Guardianship Practice – Adult Guardianship – Court Appointed Counsel in Complex Ongoing Guardianship Matter
Lawyers at McCarthy Fingar are often sought out by courts or other attorneys to handle the most difficult guardianship cases. In Matter of AMH, the disgruntled son of nonagenarian AMH, who had not seen his mother for more than 4 years, created turmoil for many years for her and her guardians. At the request of AMH’s court appointed counsel, the lower court appointed McCarthy Fingar partner, Michael S. Kutzin, as litigation counsel to spearhead AMH’s efforts to reduce her Personal Needs Guardian’s powers reduced and to reinstate the health care proxy that AMH had given in 2015 to her daughter (a physician). The 2015 health care proxy had been voided by the lower court because the daughter and AMH’s health care proxy had not been able to work together, but by the time AMH’s application was filed, the daughter and the Personal Needs Guardian had worked well together for a number of years. The son was very litigious: he not only opposed this requested relief, but filed his own application to remove AMH’s longtime counsel, remove the Personal Needs Guardian and to have visitation restrictions (which had been imposed because of his misconduct) lifted. The son also sought to have the lower court compel AMH to testify, even though AMH suffered from health threatening stress when dealing with conflict. After multiple motions and a four-day hearing, Mr. Kutzin and his co-counsel obtained the requested relief for AMH; and the lower court denied everything requested by the son. The son’s litigious efforts continued in the Appellate Division, First Department, where he filed three separate appeals and multiple motions, but to no avail. Mr. Kutzin, leading the efforts in the Appellate Division, persuaded the Appellate Division to uphold the lower court’s decision.[Read in full]
Matter of Burrows, 192 A.D.3d 1485 (4th Dep’t 2021)
McCarthy Fingar’s Surrogate’s Court Litigation lawyers represent clients in all phases of litigation on trusts and estates matters, including proceedings seeking the appointment or replacement of trustees of living or testamentary trusts. In Matter of Burrows, Robert H. Rosh and Howell Bramson, representing the preliminary executors of the decedent’s estate, won on summary judgment a proceeding in which their clients sought the appointment of a successor co-trustee of a multi-million dollar, living (grantor) trust (the “Trust”). On appeal, the Appellate Division, Fourth Judicial Department, unanimously affirmed the Surrogate’s Court decision and order granting our clients’ summary judgment motion.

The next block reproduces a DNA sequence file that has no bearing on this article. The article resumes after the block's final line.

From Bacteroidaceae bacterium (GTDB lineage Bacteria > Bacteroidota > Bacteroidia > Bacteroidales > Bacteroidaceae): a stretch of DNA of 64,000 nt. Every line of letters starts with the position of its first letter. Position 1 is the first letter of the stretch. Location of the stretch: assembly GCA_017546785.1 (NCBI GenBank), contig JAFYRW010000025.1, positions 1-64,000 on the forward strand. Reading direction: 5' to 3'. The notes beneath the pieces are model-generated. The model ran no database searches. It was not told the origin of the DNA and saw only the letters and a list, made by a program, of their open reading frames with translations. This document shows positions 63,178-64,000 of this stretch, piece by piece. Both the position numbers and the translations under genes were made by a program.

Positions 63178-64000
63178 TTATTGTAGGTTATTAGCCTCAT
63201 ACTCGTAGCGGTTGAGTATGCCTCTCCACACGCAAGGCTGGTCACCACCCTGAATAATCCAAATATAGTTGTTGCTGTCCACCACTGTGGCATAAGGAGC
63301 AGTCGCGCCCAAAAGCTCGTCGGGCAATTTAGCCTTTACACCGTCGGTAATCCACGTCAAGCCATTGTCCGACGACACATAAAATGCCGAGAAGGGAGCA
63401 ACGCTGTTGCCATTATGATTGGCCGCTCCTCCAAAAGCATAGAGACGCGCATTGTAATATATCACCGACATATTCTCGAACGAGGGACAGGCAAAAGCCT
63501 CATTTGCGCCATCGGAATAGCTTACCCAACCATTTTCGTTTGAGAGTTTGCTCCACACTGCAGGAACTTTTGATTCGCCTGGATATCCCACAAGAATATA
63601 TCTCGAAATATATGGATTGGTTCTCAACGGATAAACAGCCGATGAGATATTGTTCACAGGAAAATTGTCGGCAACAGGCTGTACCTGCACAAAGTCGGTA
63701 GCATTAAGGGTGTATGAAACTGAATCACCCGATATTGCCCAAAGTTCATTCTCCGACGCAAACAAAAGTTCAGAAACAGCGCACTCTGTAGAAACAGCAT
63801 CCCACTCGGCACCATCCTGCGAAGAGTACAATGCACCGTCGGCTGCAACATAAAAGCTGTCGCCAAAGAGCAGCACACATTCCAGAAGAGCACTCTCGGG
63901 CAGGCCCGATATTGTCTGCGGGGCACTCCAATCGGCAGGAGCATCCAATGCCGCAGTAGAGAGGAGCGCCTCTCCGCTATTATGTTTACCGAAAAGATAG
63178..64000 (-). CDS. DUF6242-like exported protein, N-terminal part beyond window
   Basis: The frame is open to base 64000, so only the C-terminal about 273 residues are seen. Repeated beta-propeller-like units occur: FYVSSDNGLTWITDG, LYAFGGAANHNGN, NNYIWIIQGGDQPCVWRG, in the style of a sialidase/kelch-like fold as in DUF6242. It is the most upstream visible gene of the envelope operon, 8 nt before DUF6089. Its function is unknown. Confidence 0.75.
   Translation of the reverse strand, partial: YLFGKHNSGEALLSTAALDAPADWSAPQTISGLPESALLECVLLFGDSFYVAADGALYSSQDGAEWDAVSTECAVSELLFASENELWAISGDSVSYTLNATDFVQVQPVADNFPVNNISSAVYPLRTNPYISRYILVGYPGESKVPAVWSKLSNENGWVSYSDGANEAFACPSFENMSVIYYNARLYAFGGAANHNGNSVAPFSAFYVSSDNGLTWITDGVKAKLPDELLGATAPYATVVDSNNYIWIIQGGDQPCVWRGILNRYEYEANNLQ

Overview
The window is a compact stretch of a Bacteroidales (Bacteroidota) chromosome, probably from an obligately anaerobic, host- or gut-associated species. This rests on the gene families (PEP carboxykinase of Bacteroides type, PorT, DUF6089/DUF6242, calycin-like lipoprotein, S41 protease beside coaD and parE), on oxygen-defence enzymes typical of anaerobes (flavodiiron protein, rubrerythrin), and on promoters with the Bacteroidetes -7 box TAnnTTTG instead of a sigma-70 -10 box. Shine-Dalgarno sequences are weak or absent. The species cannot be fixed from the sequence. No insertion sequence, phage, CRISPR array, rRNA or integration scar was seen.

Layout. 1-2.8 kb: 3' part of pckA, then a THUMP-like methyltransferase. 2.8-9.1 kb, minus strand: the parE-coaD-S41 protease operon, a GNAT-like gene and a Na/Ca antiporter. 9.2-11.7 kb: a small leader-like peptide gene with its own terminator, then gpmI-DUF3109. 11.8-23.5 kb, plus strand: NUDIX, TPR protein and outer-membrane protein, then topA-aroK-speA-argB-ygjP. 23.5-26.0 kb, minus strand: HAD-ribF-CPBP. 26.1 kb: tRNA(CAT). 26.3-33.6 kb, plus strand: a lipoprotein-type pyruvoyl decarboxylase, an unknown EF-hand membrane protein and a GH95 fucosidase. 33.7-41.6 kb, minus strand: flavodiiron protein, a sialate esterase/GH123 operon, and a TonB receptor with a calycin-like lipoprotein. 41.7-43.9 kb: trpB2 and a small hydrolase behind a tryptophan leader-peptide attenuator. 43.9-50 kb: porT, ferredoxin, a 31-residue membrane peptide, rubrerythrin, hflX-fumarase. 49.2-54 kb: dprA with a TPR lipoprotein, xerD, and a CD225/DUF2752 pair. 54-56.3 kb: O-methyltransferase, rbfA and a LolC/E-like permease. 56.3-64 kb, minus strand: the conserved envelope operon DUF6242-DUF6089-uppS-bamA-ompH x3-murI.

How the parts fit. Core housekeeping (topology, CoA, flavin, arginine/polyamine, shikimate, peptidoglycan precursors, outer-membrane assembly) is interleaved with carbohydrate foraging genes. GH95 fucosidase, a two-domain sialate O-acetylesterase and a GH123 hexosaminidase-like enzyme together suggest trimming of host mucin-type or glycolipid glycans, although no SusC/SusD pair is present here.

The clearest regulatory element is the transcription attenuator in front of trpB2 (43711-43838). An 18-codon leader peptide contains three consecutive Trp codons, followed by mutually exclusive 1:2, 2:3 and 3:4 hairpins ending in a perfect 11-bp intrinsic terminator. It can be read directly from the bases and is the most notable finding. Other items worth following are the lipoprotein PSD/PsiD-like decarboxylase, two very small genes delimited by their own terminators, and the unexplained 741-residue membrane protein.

On their summary judgment motion, Rosh and Bramson established that the trust instrument required that the Trust be administered by two (2) trustees, but that, through deposition testimony and documentary evidence, the sole surviving co-trustee of the Trust was unfit to administer the Trust without the assistance of a co-trustee. In finding that the surviving co-trustee was unfit, the Surrogate’s Court found that the surviving co-trustee had failed to comply with various terms of the trust instrument, and had improperly delegated his fiduciary duties thereunder to another individual for years after the resignation of the original co-trustee of the Trust. The Surrogate’s Court consequently concluded that “[g]iven [the surviving co-trustee’s] less than adequate interest/ability to solely administer the Trust[,] together with the nature and language of the Trust, . . . two trustees (co-trustees) [were] necessary.” In granting our motion, the Surrogate’s Court further pointed out, and found, that the surviving co-trustee’s counsel’s argument that the proceeding was barred under the doctrine of res judicata, was without merit.
Guardianship Practice – Guardianship of Adult Child – Dispute Between Divorced Parents
McCarthy Fingar lawyers represent clients in the most difficult guardianship cases, including disputes over a guardianship of an adult child. While most people understand issues involving the care and custody of children is often front-and-center in a divorce case, sometimes even adult children with disabilities become collateral damage of a divorce as parents battle over guardianship of an adult child. This can happen for myriad reasons, including where well-meaning but ill-advised parents have a different vision for what kind of care the disabled child should receive. In Matter of A.A. v. A., Michael S. Kutzin, a partner of the firm whose areas of concentration include guardianship and Trusts & Estates, represented, on a pro bono basis, the mother of an incapacitated child in the appeal to the Appellate Division, First Department, of a lower court decision in which, after a divorce, the mother had been named the guardian for her daughter, J.A. The father had fought to become his daughter’s guardian and appealed the lower court decision, arguing that the daughter’s incapacity was brought on by the anti-psychotic medication that she was taking. The father further argues that he should have the right to take his daughter to a physician of his own choice, in his effort to demonstrate that it was the medicines that caused her illness. The mother, who had already prevailed in Family Court against such allegations when she obtained custody while the child was a minor, was named guardian in the lower court proceeding. Michael succeeded in having the father’s appeal denied on the grounds that the lower court had properly exercised its discretion in naming the mother as guardian and that he had no independent right to have his adult child brought to a physician of his choice to prove his case. The First Department uphold the lower court decision, finding that the mother “had been diligently caring for [the daughter] for years and appropriately attended to her needs, and the absence of any evidence supporting plaintiff’s claims of improper medical treatment . . . “[Read in full]